Fri. Sep 17th, 2021

Election 2020: The 28 words that Donald Trump thinks can get him reelected

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(CNN)The most important speech of the recently-concluded Republican National Convention wasn’t the meandering and patchwork one delivered by President Donald Trump on Thursday night. It was the speech introducing the President by Ivanka Trump. And these 28 words in particular:

“I recognize that my dad’s communication style is not to everyone’s taste. And I know his tweets can feel a bit … unfiltered. But the results speak for themselves.”That, in three sentences, sums up the central argument to reelect this President: Donald Trump may not talk (or tweet) in ways that make you proud, but he does make things happen that are good for you and your family.

    Time and again over the four days of the conventions, speakers made this basic case — although none so succinctly as Ivanka Trump. (Note: One speaker who did not make the Trump-says-weird-and-at-times-offensive-stuff-but-gets-the-job-done argument was Donald Trump.) The Ivanka argument amounts to an attempt to give permission for voters to think that Trump is boorish and a bully — and still vote for him. Heck, if his own daughter can admit that his “communication style is not to everyone’s taste” and his “tweets can feel a bit … unfiltered,” then it’s okay for a fence-sitting voter to feel that same way! And to, maybe, put aside their personal distaste with the President and vote on what he’s done rather than who he is.Read MoreThis is a strategy born of necessity, of course. Trump is not likable. Or admirable. Or presidential. And, even if you look back at 2016 — remember that’s the election he won — very few voters thought he possessed any of those qualities.Just 33% of voters in that election said Trump was “honest and trustworthy,” according to exit polling. Thirty five percent said he had the right temperament to be president. Thirty eight percent said he was qualified to be president. And yet, Trump won roughly one in every five voters who said he wasn’t honest and trustworthy, didn’t think he had the right temperament for the job and believed him to lack the qualifications for the job he was seeking.How? Simple. A pluralrity of 2016 voters prized a candidate who could bring about “change;” among that group, Trump beat Hillary Clinton 82%-14%. Voters wanted change so badly they were willing to overlook their doubts about Trump’s character and readiness for office. They might not have liked Trump personally but he represented a shakeup of the status quo — and the latter mattered more to them than the former.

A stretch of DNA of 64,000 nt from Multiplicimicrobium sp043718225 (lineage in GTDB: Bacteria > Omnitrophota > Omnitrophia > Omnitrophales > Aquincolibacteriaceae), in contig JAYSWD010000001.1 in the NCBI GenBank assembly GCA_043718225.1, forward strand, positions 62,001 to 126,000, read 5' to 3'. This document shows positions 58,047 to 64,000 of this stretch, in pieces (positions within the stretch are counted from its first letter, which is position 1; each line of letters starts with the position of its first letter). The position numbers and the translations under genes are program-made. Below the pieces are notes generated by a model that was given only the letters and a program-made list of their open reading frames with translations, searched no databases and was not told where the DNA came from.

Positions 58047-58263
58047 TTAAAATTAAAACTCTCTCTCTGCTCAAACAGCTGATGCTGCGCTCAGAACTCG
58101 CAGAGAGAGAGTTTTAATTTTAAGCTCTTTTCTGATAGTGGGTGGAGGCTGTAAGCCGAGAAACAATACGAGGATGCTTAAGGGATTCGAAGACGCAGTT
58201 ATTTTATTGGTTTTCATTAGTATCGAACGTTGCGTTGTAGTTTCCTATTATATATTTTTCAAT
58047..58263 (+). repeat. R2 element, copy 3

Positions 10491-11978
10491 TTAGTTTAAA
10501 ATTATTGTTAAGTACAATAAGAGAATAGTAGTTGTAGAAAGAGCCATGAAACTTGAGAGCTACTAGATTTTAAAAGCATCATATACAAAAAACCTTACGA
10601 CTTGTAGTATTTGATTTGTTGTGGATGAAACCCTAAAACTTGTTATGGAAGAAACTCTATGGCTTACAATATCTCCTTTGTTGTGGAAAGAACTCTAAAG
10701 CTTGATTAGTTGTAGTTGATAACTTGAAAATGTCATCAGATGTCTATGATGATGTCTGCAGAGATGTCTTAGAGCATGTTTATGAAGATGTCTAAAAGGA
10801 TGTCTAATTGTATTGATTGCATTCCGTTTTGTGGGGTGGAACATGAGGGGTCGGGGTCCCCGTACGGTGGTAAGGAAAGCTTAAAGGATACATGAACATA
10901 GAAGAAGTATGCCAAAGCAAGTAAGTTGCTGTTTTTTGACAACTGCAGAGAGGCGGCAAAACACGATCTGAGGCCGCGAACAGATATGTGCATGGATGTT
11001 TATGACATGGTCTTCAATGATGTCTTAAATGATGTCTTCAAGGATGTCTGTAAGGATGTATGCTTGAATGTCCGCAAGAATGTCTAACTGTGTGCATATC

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    What Trump and his campaign are hoping is that in 2020 they can repeat that feat by simply subbing “results” in for “change.” (It’s very hard to run as a change agent when you are the incumbent President of the United States.)As evidence of those alleged results, Ivanka Trump touted her father’s work on trade, the economy, the Middle East, prison reform, prescription drug costs and dealing with the Covid-19 pandemic. “If these problems were easy to solve, previous presidents would have done so,” she said near the end of her speech. “But you don’t achieve different results by doing things the same way. Washington has not changed Donald Trump. Donald Trump has changed Washington.”

      Now, whether swing voters — to the extent they still exist — buy what Ivanka Trump and her father’s campaign are selling remains a very open question. Polling suggests that especially on Trump’s handling of the coronavirus, there is significant dissatisfaction. And, at the moment, the coronavirus (and the government’s handling of it) is the only issue that really matters.But, if Trump can mount a comeback against former Vice President Joe Biden this fall, it will be on the strength of the message his daughter laid out Thursday night: He may be a jerk, but he’s a jerk who gets stuff done.


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